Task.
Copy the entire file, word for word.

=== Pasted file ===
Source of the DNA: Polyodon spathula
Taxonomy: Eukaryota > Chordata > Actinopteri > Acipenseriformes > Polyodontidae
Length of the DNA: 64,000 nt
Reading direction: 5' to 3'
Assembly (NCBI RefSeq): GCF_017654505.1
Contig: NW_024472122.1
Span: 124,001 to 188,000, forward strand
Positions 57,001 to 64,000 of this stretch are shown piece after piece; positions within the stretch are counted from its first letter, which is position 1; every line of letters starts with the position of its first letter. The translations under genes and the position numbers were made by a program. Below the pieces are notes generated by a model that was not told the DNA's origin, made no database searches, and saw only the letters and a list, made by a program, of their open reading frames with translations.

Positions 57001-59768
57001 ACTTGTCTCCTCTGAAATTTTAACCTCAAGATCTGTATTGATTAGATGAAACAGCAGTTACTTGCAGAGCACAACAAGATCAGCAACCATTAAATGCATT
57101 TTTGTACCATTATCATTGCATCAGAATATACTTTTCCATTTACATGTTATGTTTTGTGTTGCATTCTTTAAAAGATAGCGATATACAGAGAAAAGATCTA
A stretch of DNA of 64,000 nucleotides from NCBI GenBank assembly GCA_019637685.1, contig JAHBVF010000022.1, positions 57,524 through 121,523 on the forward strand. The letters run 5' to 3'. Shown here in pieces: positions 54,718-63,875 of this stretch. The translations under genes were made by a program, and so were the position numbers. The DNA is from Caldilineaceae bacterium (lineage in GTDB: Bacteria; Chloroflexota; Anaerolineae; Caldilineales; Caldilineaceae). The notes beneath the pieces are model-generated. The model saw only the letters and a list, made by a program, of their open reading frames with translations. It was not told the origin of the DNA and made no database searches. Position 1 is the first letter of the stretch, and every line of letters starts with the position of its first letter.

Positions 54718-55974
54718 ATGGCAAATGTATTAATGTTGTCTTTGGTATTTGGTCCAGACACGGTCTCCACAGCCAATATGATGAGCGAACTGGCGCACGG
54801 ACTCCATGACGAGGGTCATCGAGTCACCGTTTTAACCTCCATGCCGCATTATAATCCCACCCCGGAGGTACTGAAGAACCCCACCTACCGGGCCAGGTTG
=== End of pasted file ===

Source of the DNA: Polyodon spathula
Taxonomy: Eukaryota > Chordata > Actinopteri > Acipenseriformes > Polyodontidae
Length of the DNA: 64,000 nt
Reading direction: 5' to 3'
Assembly (NCBI RefSeq): GCF_017654505.1
Contig: NW_024472122.1
Span: 124,001 to 188,000, forward strand
Positions 57,001 to 64,000 of this stretch are shown piece after piece; positions within the stretch are counted from its first letter, which is position 1; every line of letters starts with the position of its first letter. The translations under genes and the position numbers were made by a program. Below the pieces are notes generated by a model that was not told the DNA's origin, made no database searches, and saw only the letters and a list, made by a program, of their open reading frames with translations.

Positions 57001-59768
57001 ACTTGTCTCCTCTGAAATTTTAACCTCAAGATCTGTATTGATTAGATGAAACAGCAGTTACTTGCAGAGCACAACAAGATCAGCAACCATTAAATGCATT
57101 TTTGTACCATTATCATTGCATCAGAATATACTTTTCCATTTACATGTTATGTTTTGTGTTGCATTCTTTAAAAGATAGCGATATACAGAGAAAAGATCTA
A stretch of DNA of 64,000 nucleotides from NCBI GenBank assembly GCA_019637685.1, contig JAHBVF010000022.1, positions 57,524 through 121,523 on the forward strand. The letters run 5' to 3'. Shown here in pieces: positions 54,718-63,875 of this stretch. The translations under genes were made by a program, and so were the position numbers. The DNA is from Caldilineaceae bacterium (lineage in GTDB: Bacteria; Chloroflexota; Anaerolineae; Caldilineales; Caldilineaceae). The notes beneath the pieces are model-generated. The model saw only the letters and a list, made by a program, of their open reading frames with translations. It was not told the origin of the DNA and made no database searches. Position 1 is the first letter of the stretch, and every line of letters starts with the position of its first letter.

Positions 54718-55974
54718 ATGGCAAATGTATTAATGTTGTCTTTGGTATTTGGTCCAGACACGGTCTCCACAGCCAATATGATGAGCGAACTGGCGCACGG
54801 ACTCCATGACGAGGGTCATCGAGTCACCGTTTTAACCTCCATGCCGCATTATAATCCCACCCCGGAGGTACTGAAGAACCCCACCTACCGGGCCAGGTTG